Kate Durbin, Prices Upon Request, benefit evening for ZGPress, Yuki Sharoni Salon, Beverly Hills, June 12, 2011

While the worlds of art, fashion, music, and cinema have been commingling for years, it’s only been in the last couple of decades that we’ve seen periodicals and other textual resources that can deal with more than one of these genres at a time. One of the earlier resources, which I didn’t know about until I attended the above-titled event, was the independent journal ZG, founded by visionary editor Rosetta Brooks. Based first in London, then in New York, the magazine published a total of 16 issues between 1979 and 1988, with each issue attempting to create a nexus where the disparate branches of popular culture and fine art could meet and hang out together.

Brooks is a subtle thinker who carefully considers the larger social and political patterns driving contemporary culture; a former gallery director, she launched ZG (which stands for zeitgeist) as an antidote to what she saw as the balkanization of the art world into boring, discreet cottage industries. She was more interested in “borderline activities” and “hybrid styles,” and at its best, ZG presented a dynamic confluence of those tendencies. Over the years, ZG hosted such notable texts as Dick Hebdige’s “Mistaken Identities” (an account of the death of Nancy Spungen), Dan Graham’s “The End of Liberalism” (Graham was an early supporter of the magazine), pioneering essays on S/M in fashion and women in rock, and coverage of artists such as Jack Goldstein, Victor Burgin, Annette Messager, and Günter Brus.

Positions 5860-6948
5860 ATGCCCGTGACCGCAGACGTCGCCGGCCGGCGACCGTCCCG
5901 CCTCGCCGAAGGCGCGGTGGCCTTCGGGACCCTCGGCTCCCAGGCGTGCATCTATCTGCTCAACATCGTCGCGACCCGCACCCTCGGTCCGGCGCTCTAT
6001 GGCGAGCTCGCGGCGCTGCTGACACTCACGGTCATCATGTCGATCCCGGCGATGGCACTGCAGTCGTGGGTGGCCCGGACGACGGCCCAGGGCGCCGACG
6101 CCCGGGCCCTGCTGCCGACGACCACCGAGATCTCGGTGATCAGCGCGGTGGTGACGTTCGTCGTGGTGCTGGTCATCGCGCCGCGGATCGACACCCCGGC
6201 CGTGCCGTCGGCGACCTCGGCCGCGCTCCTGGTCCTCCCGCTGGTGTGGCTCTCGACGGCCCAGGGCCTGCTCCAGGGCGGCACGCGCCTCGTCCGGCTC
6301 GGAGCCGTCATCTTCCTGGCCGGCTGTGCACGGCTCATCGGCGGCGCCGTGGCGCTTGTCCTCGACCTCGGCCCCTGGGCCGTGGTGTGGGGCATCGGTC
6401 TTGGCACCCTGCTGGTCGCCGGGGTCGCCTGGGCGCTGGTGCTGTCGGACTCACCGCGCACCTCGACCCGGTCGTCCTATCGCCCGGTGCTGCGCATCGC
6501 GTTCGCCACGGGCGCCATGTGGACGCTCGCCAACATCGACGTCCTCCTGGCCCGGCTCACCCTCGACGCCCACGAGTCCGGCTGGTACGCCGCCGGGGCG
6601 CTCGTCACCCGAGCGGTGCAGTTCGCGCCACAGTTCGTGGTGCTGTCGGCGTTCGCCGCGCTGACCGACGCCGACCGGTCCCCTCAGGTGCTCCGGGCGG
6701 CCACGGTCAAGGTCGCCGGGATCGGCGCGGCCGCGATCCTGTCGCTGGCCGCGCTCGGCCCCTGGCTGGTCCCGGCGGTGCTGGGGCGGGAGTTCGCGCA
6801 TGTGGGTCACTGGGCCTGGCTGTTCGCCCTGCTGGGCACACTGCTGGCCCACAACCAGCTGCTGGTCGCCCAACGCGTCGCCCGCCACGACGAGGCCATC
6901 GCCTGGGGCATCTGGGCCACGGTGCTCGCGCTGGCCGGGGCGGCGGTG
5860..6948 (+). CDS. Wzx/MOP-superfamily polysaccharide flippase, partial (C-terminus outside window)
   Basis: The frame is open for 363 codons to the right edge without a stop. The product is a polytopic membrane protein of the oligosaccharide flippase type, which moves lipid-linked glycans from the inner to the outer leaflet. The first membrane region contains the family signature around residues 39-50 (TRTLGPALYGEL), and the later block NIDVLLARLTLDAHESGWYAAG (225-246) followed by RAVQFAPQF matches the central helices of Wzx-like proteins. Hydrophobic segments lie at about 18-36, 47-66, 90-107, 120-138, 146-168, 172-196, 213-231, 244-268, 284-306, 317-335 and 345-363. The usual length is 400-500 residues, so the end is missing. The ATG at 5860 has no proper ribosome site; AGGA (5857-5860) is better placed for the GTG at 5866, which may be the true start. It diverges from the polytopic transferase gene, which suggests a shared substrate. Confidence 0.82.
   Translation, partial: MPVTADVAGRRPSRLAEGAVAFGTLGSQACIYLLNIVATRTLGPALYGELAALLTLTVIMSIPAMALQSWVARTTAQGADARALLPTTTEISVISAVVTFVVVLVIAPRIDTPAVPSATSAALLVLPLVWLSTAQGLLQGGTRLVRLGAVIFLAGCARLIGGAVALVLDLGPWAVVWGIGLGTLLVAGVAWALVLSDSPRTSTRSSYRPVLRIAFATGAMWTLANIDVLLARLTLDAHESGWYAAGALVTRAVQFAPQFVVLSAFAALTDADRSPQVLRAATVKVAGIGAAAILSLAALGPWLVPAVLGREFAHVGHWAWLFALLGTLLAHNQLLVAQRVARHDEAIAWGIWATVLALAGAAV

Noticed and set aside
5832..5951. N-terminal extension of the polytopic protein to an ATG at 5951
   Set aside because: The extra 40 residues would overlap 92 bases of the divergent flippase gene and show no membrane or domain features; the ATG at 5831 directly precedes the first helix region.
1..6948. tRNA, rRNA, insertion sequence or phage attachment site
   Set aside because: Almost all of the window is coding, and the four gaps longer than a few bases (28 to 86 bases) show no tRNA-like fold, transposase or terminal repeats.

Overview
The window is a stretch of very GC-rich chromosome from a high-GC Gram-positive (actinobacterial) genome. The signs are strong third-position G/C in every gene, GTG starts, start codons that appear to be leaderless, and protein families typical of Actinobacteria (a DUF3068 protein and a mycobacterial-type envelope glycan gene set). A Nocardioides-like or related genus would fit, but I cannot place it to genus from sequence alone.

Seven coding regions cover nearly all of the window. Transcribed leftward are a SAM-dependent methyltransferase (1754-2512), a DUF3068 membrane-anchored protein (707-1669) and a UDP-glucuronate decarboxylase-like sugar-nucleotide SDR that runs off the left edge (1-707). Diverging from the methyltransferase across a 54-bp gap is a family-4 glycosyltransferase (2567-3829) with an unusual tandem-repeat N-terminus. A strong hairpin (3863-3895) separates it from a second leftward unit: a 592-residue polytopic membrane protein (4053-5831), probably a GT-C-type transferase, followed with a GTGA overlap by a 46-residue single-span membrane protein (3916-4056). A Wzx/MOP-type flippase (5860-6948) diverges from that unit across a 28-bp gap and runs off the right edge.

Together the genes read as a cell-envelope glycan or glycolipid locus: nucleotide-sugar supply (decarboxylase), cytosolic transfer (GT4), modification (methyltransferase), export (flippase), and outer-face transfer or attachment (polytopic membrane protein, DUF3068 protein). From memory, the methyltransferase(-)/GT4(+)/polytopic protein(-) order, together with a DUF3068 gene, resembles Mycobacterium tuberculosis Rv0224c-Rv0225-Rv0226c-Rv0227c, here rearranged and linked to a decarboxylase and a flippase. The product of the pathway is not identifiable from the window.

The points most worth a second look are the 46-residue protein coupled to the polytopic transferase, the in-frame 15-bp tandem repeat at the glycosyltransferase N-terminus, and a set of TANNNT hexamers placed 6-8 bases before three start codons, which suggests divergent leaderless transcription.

In the late 1980s, having seen the peripheral ideas it originally championed move into mainstream culture, ZG quietly stopped printing, with Brooks feeling that the need for ZG was no longer so pressing. Flash forward two decades to 2004, and we find Brooks’ gears spinning again: “Post-Reagan political realities were showing their strain as the U.S. inaugurated a third term for a Bush President. The world woke up to its bizarro condition, and new ideas began to find their voices. Rosetta Brooks thought briefly of reviving ZG Magazine to chronicle these new voices, but periodicals had lost their currency. There needed to be new methods to capture this new zeitgeist.” Thus, ZGPress, a nonprofit research and production entity that includes an online presence as well as a book publishing wing, was born.